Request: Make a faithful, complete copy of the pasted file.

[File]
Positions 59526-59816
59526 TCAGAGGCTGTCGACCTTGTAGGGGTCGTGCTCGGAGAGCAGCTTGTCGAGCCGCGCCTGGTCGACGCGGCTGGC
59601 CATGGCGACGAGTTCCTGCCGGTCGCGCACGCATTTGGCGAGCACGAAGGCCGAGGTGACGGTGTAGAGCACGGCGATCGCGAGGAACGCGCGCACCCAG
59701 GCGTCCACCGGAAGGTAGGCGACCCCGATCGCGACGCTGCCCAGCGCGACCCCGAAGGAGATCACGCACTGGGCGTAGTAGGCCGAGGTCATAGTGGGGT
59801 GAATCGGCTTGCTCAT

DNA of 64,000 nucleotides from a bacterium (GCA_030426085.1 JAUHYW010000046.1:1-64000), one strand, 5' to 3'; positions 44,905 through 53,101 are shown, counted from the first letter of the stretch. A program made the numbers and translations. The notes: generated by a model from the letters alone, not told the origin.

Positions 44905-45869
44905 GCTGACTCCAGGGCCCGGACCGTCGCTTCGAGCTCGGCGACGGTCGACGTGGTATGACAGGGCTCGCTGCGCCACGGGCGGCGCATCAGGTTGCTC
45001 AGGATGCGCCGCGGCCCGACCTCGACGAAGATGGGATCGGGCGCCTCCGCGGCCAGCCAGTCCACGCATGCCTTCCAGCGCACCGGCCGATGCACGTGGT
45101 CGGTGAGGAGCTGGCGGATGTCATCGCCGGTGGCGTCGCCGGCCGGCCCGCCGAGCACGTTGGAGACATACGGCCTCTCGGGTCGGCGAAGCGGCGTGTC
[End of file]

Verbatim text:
Positions 59526-59816
59526 TCAGAGGCTGTCGACCTTGTAGGGGTCGTGCTCGGAGAGCAGCTTGTCGAGCCGCGCCTGGTCGACGCGGCTGGC
59601 CATGGCGACGAGTTCCTGCCGGTCGCGCACGCATTTGGCGAGCACGAAGGCCGAGGTGACGGTGTAGAGCACGGCGATCGCGAGGAACGCGCGCACCCAG
59701 GCGTCCACCGGAAGGTAGGCGACCCCGATCGCGACGCTGCCCAGCGCGACCCCGAAGGAGATCACGCACTGGGCGTAGTAGGCCGAGGTCATAGTGGGGT
59801 GAATCGGCTTGCTCAT

DNA of 64,000 nucleotides from a bacterium (GCA_030426085.1 JAUHYW010000046.1:1-64000), one strand, 5' to 3'; positions 44,905 through 53,101 are shown, counted from the first letter of the stretch. A program made the numbers and translations. The notes: generated by a model from the letters alone, not told the origin.

Positions 44905-45869
44905 GCTGACTCCAGGGCCCGGACCGTCGCTTCGAGCTCGGCGACGGTCGACGTGGTATGACAGGGCTCGCTGCGCCACGGGCGGCGCATCAGGTTGCTC
45001 AGGATGCGCCGCGGCCCGACCTCGACGAAGATGGGATCGGGCGCCTCCGCGGCCAGCCAGTCCACGCATGCCTTCCAGCGCACCGGCCGATGCACGTGGT
45101 CGGTGAGGAGCTGGCGGATGTCATCGCCGGTGGCGTCGCCGGCCGGCCCGCCGAGCACGTTGGAGACATACGGCCTCTCGGGTCGGCGAAGCGGCGTGTC